Communication between the dentist and the dental technician
In this part, we will discuss
• • • • • Factors contributing to good RPD design The dentist’s input The dental technician’s input Delegation of the dentist’s responsibility The work authorisation

J. C. Davenport,1 R. M. Basker,2 J. R. Heath,3 J. P Ralph,4 P-O. Glantz,5 and P Hammond,6 . .

Factors contributing to good RPD design are described, including the respective inputs of the dentist and dental technician. Poor communication in current practice is reported and an appropriate format for a work authorisation presented.

n order to obtain the best possible results from removable partial denture treatment, it is essential that the dentist and dental technician work together effectively as a team. Each should have a sound understanding of the role of the other so that they can collaborate in an effective fashion. The creation of an optimal RPD design is dependent on the following factors: • Clinical knowledge and training. • A thorough assessment of the patient. • Appropriate treatment planning including any mouth preparation. • Technical expertise and knowledge of the properties of materials. Clearly the dentist’s contribution is related primarily to the first three aspects while the technician’s contribution is concerned with the fourth. The dentist’s input is founded on the following: • A knowledge of biological factors, pathological processes and the possible influence of mechanical factors on the masticatory system. • A knowledge of the patient’s medical and dental history and an ability to appreciate, and to take account of, those aspects likely to be significant in RPD treatment. • An ability to undertake a thorough clinical examination and analysis of the oral environment.
1*Emeritus Professor, University of Birmingham, UK ; 2Professor of Dental

• An ability to modify the oral environment, eg by tooth preparation, periodontal and orthodontic therapy etc., to increase the effectiveness of the RPD treatment. • An ability to design an RPD which enhances, rather than compromises, oral function. • An ability to anticipate possible future oral changes which can then be taken into account when designing the RPD. The technician’s input is founded on: • The ability to translate two-dimensional design diagrams and written instructions into the three-dimensional reality of an RPD, according to accepted biological and mechanical principles. • The knowledge of appropriate techniques and materials to produce the finished RPD. It is clearly essential that a dialogue between the two members of the team takes place so the expertise of both can be combined to ensure that the required outcome is achieved. The roles of the dentist and the dental technician – the reality In spite of the importance of the dentist in the RPD design process, numerous studies in several countries have demonstrated that there is widespread delegation of the responsibility for design by the dentist to the technician. There are probably many factors involved in this abrogation of the dentist’s responsibility, but there is no doubt that it results in patients being provided with RPDs that do not take account of clinical and biological circumstances. New publications: All the parts which comprise this series (which will be published in the BDJ) have been included (together with a number of unpublished parts) in the books A Cinical Guide to Removable Partial Dentures (ISBN 0-904588-599) and A Clinical Guide to Removable Partial Denture Design (ISBN 0-904588-637). Available from Macmillan on 01256 302699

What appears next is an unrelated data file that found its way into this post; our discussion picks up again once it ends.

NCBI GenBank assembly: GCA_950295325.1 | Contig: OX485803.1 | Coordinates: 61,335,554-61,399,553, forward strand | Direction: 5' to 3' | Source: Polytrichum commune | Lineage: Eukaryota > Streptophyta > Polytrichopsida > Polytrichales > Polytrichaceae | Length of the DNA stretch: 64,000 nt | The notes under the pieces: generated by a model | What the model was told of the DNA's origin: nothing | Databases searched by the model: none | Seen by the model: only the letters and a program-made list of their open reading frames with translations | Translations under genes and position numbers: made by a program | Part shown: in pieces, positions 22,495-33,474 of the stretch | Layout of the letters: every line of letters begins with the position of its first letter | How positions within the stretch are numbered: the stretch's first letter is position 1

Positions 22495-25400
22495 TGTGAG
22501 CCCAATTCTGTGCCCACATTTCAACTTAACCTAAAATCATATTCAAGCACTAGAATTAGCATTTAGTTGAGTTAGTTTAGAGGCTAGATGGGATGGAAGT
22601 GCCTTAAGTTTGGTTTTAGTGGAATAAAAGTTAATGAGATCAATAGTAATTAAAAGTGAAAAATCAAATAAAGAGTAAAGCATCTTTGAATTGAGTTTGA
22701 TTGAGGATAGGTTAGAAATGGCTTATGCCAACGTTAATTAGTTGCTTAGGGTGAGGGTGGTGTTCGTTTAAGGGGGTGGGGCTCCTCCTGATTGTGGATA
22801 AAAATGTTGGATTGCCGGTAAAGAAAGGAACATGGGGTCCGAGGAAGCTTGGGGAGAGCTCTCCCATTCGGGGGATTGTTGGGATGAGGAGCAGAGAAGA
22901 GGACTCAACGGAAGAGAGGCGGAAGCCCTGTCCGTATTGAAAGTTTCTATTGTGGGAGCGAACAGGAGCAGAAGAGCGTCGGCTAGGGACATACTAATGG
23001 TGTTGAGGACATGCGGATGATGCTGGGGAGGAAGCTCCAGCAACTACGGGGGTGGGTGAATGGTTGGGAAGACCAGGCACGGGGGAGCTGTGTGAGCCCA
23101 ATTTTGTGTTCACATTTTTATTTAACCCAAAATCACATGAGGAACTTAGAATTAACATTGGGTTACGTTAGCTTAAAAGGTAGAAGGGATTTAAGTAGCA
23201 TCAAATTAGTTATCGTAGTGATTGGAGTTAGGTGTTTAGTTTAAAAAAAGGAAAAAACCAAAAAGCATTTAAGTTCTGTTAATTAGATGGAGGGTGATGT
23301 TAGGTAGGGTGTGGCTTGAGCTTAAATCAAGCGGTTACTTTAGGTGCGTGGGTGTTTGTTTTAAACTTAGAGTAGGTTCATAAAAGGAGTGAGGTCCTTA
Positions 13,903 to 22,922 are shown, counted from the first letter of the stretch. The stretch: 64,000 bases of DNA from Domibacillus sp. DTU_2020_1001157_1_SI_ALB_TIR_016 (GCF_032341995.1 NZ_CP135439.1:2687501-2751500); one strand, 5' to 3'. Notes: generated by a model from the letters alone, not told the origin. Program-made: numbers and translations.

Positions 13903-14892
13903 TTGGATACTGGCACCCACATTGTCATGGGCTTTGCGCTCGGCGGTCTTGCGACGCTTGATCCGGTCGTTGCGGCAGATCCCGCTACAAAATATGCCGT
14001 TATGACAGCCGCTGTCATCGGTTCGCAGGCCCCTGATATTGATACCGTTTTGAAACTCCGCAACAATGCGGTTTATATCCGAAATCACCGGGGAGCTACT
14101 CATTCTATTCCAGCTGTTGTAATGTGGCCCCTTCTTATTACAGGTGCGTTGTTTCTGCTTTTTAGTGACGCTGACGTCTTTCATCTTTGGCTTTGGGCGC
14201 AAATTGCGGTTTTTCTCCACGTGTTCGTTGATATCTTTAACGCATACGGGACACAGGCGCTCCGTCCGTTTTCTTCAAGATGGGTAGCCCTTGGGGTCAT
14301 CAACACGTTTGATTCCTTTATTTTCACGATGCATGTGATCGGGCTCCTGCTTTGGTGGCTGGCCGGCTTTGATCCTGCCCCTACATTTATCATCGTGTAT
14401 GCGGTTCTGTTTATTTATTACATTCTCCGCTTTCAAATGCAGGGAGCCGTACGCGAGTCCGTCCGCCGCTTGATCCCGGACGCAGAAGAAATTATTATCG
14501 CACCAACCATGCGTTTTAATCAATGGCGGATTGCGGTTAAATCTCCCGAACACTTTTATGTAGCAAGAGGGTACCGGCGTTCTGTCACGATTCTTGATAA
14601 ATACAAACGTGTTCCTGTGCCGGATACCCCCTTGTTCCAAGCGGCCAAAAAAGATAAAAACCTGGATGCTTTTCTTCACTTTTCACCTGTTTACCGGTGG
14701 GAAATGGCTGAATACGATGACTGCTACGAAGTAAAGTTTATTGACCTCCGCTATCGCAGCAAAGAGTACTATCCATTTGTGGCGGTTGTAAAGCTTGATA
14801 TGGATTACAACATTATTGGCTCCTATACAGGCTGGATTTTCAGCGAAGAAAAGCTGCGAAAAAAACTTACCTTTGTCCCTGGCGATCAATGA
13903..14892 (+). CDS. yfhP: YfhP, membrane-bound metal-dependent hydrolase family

Prosthetics, University of Leeds and Consultant in Restorative Dentistry, Leeds Teaching Hospitals NHS Trust, Leeds, UK; 3Honorary Research Fellow, University of Manchester (Formerly Senior Lecturer in Restorative Dentistry, University of Manchester) and Consultant in Restorative Dentistry, Central Manchester Healthcare Trust, Manchester, UK; 4Consultant in Restorative Dentistry, Leeds Teaching Hospitals NHS Trust and Senior Clinical Lecturer, University of Leeds and Honorary Visiting Professor, Centre for Dental Services Studies, University of York, York, UK; 5Professor of Prosthetic Dentistry, Consultant in Prosthetic Dentistry, Faculty of Odontology, University of Malmo, Sweden; 6Professor of Informatics, Eastman Dental Institute for Oral Health Care Sciences, University College London, UK *Correspondence to: 5 Victoria Road, Harborne, Birmingham B17 0AG email:

© British Dental Journal 2000; 189: 471–474